The trails around Marin County California's Mount Tam take you on wonderous journeys through vast groves of redwood trees, climbing higher and higher until panoramic views of San Francisco, its bay, and the turbulent Pacific Ocean beyond the Marin Headlands come into view.
One of these trails starts in Larkspur's Baltimore Canyon, on the estate where, in 1970, legendary rocker Janis Joplin lived before dying of a drug overdose at the age of twenty-seven, in some nondescript Los Angeles hotel room.
The wood nymphs cried that day.
Had she been at home instead, maybe they could have saved her.
A couple of years, ago, the subsequent owner of Joplin's creekside home sold off the half-acre portion that included an already-established trail head. Now hikers enjoy the trek up to Blithedale Ridge without tresspassing.
It is appreciated by all. Once again, Janis gives joy to the world.
Mike Lessin was just ten when he moved into the house after Joplin passed away. He remembers the walls at deep purple, and "trippy."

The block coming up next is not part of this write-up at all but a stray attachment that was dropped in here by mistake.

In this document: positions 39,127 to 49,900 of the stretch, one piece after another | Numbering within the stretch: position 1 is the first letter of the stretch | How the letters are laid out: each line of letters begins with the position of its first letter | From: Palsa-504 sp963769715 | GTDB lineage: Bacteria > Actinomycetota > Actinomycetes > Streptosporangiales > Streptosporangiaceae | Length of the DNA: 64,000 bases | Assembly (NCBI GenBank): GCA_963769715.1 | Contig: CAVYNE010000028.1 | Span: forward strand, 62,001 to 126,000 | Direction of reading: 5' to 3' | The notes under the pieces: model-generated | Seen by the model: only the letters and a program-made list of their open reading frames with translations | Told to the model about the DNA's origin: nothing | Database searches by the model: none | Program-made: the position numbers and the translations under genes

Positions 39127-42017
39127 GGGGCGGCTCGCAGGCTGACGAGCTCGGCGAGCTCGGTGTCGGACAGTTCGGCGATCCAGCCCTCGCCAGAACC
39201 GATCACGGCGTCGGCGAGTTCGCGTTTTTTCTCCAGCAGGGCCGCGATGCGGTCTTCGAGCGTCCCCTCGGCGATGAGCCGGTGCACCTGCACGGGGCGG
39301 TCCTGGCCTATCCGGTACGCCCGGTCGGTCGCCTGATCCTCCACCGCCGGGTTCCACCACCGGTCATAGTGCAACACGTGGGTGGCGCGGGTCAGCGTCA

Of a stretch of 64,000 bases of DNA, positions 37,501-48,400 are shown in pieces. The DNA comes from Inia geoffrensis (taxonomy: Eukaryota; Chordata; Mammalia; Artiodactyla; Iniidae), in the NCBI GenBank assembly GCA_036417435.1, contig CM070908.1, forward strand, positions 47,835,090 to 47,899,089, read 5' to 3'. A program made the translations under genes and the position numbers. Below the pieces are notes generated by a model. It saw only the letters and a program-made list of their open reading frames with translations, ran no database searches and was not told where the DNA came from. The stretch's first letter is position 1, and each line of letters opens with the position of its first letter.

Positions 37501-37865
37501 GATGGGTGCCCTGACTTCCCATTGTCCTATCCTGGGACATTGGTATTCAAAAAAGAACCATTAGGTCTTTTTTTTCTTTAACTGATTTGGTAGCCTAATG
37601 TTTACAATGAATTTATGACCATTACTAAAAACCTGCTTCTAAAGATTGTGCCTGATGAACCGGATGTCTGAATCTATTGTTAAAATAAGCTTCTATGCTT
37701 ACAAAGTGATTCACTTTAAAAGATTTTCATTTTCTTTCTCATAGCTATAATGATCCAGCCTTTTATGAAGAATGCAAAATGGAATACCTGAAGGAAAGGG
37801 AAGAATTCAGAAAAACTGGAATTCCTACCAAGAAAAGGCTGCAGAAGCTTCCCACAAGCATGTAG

But of course.
He'd lived elsewhere on the street before his dad purchased the home, so he also remembers the parties that were held there, attended by and Joplin's infamous psychdelically painted Porche.
Lessin remembers hearing about sightings of Doors' lead singer Jim Morrison, and rocker Kris Kristofferson, who wrote Joplin's posthumus hit "Me and Bobby McGee".
Kristofferson has a home on the Hawaiian island of Maui, near Hana.
Some of Joplin's decor still exists in the house. Who would have the nerve to lose the redwood burl bar, or its custom woodwork? If you've visited Horizons Restaurant (formerly the Trident, back in that era) on the Sausalito waterfront, you'll recognize the style, since it was the same carpenter worked on both.
The later owners also held onto Joplin's pool table, and kept the sunken bath and shower, below a skylight that allows one to look up at the redwood trees doing a lazy wave overhead.
Good to see that her legacy lives on in yet another way.
*Photo: Janis and her psychedelic Porsche,
at one of my fave hangs: San Franciso's Palace of Fine Arts.